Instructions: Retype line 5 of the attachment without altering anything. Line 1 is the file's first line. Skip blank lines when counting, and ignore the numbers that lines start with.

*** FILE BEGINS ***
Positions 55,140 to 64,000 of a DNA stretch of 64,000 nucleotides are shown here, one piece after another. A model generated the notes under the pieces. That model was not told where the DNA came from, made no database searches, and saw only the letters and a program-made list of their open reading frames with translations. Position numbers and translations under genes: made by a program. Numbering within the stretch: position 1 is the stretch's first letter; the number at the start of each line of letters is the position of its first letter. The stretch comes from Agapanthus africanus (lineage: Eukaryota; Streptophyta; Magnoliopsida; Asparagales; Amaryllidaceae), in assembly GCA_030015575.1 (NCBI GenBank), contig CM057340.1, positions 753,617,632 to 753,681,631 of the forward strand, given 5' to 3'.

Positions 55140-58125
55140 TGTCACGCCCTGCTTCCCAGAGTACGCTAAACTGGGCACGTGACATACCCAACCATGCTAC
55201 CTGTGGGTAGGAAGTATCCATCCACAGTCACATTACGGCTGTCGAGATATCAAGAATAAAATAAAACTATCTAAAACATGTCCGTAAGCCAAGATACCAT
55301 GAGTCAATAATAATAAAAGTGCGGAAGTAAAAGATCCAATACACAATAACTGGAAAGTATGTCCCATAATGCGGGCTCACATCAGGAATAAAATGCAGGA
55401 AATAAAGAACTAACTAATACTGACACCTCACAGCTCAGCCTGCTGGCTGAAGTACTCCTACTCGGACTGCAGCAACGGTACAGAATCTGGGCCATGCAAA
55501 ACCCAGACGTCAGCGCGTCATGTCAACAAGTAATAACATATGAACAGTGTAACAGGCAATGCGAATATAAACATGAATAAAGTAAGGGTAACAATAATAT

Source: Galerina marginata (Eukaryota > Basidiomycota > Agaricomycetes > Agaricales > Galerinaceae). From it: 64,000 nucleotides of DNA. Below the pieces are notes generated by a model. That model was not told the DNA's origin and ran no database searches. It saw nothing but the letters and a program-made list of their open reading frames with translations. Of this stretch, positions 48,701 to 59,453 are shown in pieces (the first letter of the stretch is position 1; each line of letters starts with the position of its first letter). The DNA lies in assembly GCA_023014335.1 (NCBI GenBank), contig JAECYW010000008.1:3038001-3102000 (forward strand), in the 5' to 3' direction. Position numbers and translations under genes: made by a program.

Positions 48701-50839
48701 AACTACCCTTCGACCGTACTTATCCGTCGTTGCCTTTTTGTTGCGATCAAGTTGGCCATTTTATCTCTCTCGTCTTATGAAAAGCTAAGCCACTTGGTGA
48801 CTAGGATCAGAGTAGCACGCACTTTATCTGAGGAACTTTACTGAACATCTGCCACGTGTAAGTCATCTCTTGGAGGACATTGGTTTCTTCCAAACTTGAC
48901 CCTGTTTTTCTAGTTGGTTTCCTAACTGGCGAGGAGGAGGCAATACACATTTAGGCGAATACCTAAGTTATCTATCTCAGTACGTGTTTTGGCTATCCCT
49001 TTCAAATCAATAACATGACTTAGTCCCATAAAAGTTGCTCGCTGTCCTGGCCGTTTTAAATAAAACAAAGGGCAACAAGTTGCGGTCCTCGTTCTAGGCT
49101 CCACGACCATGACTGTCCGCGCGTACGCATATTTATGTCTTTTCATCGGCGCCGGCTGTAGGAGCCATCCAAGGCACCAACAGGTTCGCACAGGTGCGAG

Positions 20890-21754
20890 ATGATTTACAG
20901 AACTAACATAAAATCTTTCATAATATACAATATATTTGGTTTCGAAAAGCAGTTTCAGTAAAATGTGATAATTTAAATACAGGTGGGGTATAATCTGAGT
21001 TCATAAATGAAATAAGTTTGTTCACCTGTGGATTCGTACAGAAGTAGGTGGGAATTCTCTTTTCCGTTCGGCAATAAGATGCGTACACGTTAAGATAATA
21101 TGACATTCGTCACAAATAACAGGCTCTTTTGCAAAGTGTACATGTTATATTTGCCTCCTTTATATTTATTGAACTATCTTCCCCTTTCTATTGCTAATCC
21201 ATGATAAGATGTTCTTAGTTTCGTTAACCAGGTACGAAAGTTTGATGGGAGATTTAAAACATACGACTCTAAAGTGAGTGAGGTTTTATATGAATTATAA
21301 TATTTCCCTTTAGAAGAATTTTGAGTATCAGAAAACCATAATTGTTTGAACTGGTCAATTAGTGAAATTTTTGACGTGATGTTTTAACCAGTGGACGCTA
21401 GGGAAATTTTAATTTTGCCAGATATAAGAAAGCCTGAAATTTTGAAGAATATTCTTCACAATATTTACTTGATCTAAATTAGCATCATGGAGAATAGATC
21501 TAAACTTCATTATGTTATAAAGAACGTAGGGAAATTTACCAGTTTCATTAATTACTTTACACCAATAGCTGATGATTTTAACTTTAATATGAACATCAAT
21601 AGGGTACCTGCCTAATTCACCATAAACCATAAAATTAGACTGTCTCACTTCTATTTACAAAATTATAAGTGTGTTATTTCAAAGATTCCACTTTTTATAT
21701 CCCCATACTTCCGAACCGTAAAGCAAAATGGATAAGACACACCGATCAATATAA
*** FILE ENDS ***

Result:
55301 GAGTCAATAATAATAAAAGTGCGGAAGTAAAAGATCCAATACACAATAACTGGAAAGTATGTCCCATAATGCGGGCTCACATCAGGAATAAAATGCAGGA